5 Things I Wish I'd Known Before I Became an Entrepreneur

Entrepreneurs can take many forms. When you have a vision for yourself, a company, or an idea you believe in, striking out to make that vision a reality is always both a labor of love and an exercise in frustration. It comes with long nights, joy, sacrifice, tears, and immense pride. And even though I have found great success in my career in real estate, I also wish I'd known a few things before I really struck out in my own entrepreneurship ventures.

Speaking, writing, and engaging others in their finance, fitness, and even their own entrepreneurship dreams has been a joy, but also a big challenge. I imagine it would have been easier if I'd taken a few of these lessons to heart a lot earlier on.

5 Things Every New Entrepreneur Should Know Going In

1) Know the value in embracing constant change.

The life of an entrepreneur is in constant flux. You don't know what's coming up! You have to treat yourself like a pioneer. Don't rely too much on the routine or the reliable. What worked yesterday might not work the next day.

That said, find stability where you can. If you are an entrepreneur, think about your finances, for example. Do you have a source of passive income that can help you maintain a sense of stability and constancy even while other things remain in flux?

Find stability where you can, but allow things that need to change, change. Don't hold too tight or too fast to systems and methods from the get-go. Allow for things to change. You are growing into a new role and a new vision for yourself. You will stifle your potential if you don't allow change to happen.

2) Know that you must have crystal clear vision.

As an entrepreneur, while being able to accept change is crucial, your vision is paramount. Change should open up possibilities for your methodology and opportunities but your vision should be constant. Set out knowing who you are and what you want to accomplish. What is your mission statement? Who do you want to be and do in the world?

These questions are important to answer because they are what will convince others to listen to you and get on board. For me, I'm passionate about helping people unlock their potential for financial freedom. I want people to take control of their finances, their careers, and their health so that they can maximize their ability to accomplish their financial dreams.

It's about leadership: of self, others, and one's finances.

What's your vision?  Wherever you are, know how to define it.

3) Know the importance of seeking out mentors and industry leaders.

One of the most valuable assets we as entrepreneurs can seek out is the wealth of resources around us. For us, it's not really a matter of what, but who. Our best resources are the industry leaders that can offer the experience and insights that no others can possibly offer us. If you want to excel, networking with these people is the key.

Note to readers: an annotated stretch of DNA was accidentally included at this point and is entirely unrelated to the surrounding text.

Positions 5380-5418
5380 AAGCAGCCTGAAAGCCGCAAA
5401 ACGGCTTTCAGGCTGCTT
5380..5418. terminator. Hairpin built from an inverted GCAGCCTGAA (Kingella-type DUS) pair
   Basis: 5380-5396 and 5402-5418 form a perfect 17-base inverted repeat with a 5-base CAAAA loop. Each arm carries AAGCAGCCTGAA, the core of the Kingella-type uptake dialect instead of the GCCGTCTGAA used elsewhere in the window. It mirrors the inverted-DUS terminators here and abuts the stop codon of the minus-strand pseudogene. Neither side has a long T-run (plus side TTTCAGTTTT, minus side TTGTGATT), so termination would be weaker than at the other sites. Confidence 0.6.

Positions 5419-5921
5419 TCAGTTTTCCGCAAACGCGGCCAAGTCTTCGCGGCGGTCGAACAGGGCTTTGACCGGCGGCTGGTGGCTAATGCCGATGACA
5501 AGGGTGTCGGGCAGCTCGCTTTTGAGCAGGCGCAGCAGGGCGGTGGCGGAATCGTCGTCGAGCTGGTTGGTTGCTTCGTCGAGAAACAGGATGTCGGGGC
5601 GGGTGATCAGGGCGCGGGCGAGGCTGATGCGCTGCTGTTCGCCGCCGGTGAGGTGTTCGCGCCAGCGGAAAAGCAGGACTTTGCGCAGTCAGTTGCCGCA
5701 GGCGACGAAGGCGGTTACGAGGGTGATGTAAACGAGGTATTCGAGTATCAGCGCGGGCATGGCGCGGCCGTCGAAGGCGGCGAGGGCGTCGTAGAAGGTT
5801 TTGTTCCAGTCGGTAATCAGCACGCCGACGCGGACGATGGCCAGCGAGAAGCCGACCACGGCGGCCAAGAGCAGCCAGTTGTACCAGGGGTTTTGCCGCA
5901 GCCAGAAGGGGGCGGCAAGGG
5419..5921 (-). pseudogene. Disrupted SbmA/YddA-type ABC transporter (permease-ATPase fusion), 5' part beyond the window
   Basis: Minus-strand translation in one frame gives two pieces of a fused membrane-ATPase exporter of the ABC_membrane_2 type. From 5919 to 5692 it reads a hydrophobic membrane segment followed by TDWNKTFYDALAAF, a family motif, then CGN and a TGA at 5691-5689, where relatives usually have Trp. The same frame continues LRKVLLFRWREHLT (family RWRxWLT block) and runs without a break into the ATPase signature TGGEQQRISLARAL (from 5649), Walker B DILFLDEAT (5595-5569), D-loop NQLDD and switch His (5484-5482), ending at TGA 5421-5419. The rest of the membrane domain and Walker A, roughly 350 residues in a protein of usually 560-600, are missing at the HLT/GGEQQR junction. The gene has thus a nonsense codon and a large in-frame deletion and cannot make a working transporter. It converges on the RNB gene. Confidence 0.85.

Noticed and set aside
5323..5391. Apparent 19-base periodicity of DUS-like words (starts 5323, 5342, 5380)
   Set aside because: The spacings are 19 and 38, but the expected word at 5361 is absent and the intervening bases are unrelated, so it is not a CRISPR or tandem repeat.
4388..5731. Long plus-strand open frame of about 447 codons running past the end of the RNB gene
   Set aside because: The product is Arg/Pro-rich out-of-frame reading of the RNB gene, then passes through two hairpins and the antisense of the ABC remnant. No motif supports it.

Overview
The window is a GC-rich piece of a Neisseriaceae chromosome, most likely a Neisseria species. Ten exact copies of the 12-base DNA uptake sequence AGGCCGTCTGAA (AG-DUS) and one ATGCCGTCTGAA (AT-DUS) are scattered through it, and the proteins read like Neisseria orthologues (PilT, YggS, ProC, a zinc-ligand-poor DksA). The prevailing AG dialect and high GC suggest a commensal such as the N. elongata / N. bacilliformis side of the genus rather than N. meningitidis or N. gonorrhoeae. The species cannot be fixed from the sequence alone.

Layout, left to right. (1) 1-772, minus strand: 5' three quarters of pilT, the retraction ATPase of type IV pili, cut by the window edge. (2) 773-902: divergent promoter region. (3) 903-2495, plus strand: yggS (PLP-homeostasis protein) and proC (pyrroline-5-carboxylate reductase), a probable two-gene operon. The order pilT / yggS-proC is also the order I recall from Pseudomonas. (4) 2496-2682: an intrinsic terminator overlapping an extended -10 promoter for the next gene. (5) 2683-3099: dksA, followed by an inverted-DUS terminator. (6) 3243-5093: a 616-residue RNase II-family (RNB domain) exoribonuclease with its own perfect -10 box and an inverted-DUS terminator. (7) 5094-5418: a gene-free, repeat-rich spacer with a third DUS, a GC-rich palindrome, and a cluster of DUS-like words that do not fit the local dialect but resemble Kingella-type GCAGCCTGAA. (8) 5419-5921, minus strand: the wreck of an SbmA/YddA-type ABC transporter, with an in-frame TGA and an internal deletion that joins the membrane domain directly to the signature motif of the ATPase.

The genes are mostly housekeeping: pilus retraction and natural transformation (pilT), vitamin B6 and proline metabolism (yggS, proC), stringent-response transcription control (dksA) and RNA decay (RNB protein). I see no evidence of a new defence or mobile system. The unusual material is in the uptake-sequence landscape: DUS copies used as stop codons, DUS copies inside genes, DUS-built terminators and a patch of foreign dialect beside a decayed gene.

And remember, it's not always about doing what the other guy isn't. Sometimes things are the way they are for a reason. You don't have to innovate where it won't count. Instead, look to those who have gone before and see where things are working, and take them into account. Adapt these things into your own work in ways that make sense.

4) Know that being an entrepreneur isn't a solo gig.

One of the things that has stood out to me the most in my journey of entrepreneurship is the importance of people. This path can be a lonely one, especially if you make the mistake of believing that you have to chart your path alone. Along the way, you will need people.

Whether it's a team to rely on, the support of your loved ones and friends—it doesn't matter. You need people who can pick you up, lend their support, and words of wisdom in times of crisis.

It helps to know that you aren't going at it alone. It can increase your motivation when times get tough and give you extra resources to do what needs to get done.

5) Know that your course can change over time.

Even though a clear vision is important, having the flexibility to change direction is valuable. It means recognizing that your vision can evolve as much as your methodology can. How you achieve your goals, what you're passionate about, and what you offer can change. It is not “selling out” or giving up to allow your course to change.

What you are doing is allowing your vision to evolve. You will hinder your growth if you pigeonhole yourself, or force people, systems, and antiquated ideas to remain when course change needs to happen for your survival. Entrepreneurs, more than anyone, have to adapt to survive. That means you have to change over time and be agile and adaptable. Not because you are wishy-washy or non-committal, but because you recognize what the world and what your industry really needs from you.

Keep your integrity, but recognize what is needed where you are right now. So many businesses and ideas fail because they relentlessly pursue ideas that aren't working. Be the one willing to put your finger on the pulse. Listen to it, and change course accordingly.

What lessons did you have to learn the hard way in a new career or venture? Share your experiences in the comments.